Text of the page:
July 30, 2012
For an economy that's growing at an anemic rate of 1.5 percent, you would think there would be more discussion of the U.S. housing market on the campaign trail. The sector has powered past recoveries and is responsible for as much as one-fifth of gross domestic product.
Yet President Barack Obama has made little more than a passing reference to housing in his campaign, calling it a drag on the economy and recommending an expanded mortgage-refinancing program. Presumptive Republican nominee Mitt Romney has said the government should avoid intervening and allow the housing market to "run its course," wherever that may lead.
In an election viewed as a referendum on the economy, this verges on political malpractice. Voters deserve a substantive conversation about whether housing can be revived, to what extent mortgage credit should be restored and what, if anything, the government can do to achieve these goals.
Housing has been largely absent from the current recovery, as a glut of distressed properties and tight mortgage credit weigh on the sector. Residential investment is up only 8 percent since the economy hit bottom in mid-2009, compared with an average of 43 percent in the first three years of the previous three recoveries. House prices and construction have recently shown some signs of life, but home sales fell in June, mortgage delinquencies ticked up and banks are making little progress in getting rid of their vast inventories of foreclosed homes.
The Obama administration's efforts to help struggling homeowners through various loan modification programs could charitably be termed timid, incremental and largely ineffectual. One in five mortgage borrowers owe more than their homes are worth, the same level as when Obama came into office. Many still pay high interest rates because they can't refinance. Three taxpayer-subsidized mortgage juggernauts -- Fannie Mae, Freddie Mac and the Federal Housing Administration -- account for more than 90 percent of the financing that does occur, helping keep private capital on the sidelines.
Romney says the best thing for the housing market is a growing economy, and he seems to eschew any type of government assistance for troubled borrowers. In February he told a Nevada TV station that "if people are looking for someone to promise that they'll write them a check, that the government will give them money, they should vote for President Obama." Whether this means he would roll back the government's current efforts is a mystery.
Romney isn't all wrong: Economic growth will help lift the housing market, as wage increases and lower unemployment give people the money and confidence to buy homes. But this is a chicken and egg issue. The economy isn't going to achieve the lift it needs absent a real recovery in housing. The question is how to restart the housing market without resorting to the shoddy practices that fueled the last crisis and creating another housing bubble.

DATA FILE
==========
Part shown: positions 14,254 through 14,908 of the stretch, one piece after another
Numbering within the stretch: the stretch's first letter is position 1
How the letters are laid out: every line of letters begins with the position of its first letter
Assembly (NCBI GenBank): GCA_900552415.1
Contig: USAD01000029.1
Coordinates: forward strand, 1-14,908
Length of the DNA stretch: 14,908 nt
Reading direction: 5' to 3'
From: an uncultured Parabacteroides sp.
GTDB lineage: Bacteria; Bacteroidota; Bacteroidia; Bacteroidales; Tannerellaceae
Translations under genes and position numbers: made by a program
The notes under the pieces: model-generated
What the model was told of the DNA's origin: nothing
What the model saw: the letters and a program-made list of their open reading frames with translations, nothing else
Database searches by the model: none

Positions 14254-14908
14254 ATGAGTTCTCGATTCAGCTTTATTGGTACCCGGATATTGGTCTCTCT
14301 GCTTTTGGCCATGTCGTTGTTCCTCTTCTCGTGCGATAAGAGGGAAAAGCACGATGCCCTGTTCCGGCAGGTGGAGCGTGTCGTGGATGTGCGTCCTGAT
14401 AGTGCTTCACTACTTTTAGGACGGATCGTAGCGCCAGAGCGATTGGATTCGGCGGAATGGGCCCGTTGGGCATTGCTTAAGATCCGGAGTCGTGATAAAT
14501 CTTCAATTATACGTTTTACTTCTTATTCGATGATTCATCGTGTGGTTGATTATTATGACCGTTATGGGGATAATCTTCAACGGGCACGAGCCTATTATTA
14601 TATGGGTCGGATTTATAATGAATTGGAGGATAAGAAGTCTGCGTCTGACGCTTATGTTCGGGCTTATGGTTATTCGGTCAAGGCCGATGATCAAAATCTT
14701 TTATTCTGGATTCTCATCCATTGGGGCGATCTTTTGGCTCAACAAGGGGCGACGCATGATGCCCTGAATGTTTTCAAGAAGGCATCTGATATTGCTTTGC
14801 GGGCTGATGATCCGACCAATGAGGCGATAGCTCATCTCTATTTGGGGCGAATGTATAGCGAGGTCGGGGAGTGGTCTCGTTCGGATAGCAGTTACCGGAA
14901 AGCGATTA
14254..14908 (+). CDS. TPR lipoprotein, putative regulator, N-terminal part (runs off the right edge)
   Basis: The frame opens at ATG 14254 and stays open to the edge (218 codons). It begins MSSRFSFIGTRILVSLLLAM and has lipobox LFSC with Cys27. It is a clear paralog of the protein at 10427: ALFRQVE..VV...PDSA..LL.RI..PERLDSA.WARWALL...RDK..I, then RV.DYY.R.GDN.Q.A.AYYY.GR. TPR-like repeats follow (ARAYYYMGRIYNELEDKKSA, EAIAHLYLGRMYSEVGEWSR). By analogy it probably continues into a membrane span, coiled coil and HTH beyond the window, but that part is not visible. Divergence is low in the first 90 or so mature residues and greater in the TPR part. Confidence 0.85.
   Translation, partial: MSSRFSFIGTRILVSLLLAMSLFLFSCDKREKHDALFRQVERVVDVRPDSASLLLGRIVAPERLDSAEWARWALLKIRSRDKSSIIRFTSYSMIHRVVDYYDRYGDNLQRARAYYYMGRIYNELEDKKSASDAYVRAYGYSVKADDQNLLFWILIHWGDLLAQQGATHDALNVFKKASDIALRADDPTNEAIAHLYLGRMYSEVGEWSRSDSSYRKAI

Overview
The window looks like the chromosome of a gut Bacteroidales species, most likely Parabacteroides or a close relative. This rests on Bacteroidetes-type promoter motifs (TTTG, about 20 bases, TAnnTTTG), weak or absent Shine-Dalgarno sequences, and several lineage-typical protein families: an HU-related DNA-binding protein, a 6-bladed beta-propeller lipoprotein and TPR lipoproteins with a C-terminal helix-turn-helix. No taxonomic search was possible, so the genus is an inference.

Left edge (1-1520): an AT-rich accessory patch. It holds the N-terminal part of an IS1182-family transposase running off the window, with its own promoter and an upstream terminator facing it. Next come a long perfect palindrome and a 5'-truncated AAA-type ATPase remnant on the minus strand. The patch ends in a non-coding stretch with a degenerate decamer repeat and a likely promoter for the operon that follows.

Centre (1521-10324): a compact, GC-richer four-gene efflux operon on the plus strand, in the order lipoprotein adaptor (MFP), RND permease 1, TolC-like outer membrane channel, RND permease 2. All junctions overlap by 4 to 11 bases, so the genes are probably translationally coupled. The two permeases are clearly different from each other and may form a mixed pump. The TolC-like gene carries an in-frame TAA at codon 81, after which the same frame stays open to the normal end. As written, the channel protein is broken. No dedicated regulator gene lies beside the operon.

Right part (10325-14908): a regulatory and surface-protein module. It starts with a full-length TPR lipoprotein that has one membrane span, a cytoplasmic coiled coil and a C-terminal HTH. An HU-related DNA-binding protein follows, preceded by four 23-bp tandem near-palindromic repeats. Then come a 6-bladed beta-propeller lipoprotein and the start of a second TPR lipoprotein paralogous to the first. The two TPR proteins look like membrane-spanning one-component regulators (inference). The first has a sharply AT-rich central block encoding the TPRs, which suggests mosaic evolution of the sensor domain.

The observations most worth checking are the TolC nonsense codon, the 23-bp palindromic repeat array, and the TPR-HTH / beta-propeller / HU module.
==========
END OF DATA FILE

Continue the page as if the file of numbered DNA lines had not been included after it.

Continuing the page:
One responsible place to start is by forgiving portions of mortgage principal for borrowers who owe more than their homes are worth. By lopping as much as 50 percent off borrowers' loan balances, Fannie, Freddie and other lenders can restore the equity that gives people an incentive to maintain their homes and stem the losses associated with drawn-out foreclosure proceedings. To ensure debt forgiveness doesn't simply reward irresponsible behavior and encourage defaults, borrowers should have to give up at least 25 percent of any future appreciation in the home's value, allowing lenders to share in a piece of the upside.
Obama should do more than simply encourage debt forgiveness at Fannie and Freddie -- he should demand that Edward DeMarco, the acting director of the Federal Housing Finance Agency, allow such a move. Romney, too, should come out in support of writedowns -- after all, debt relief really amounts to letting the market do what's in its best interests. The candidates also need to spell out their visions for how the housing market should operate, including whether the government guarantees mortgages, what should happen with Fannie and Freddie (which threaten to become permanent wards of the state if they remain in conservatorship too long) and how they'll encourage private capital to resume financing mortgages.
The U.S. won't unlock its economy until it unlocks housing, and that's not going to happen if the candidates aren't outlining solid steps they plan to take should they get the keys to the Oval Office.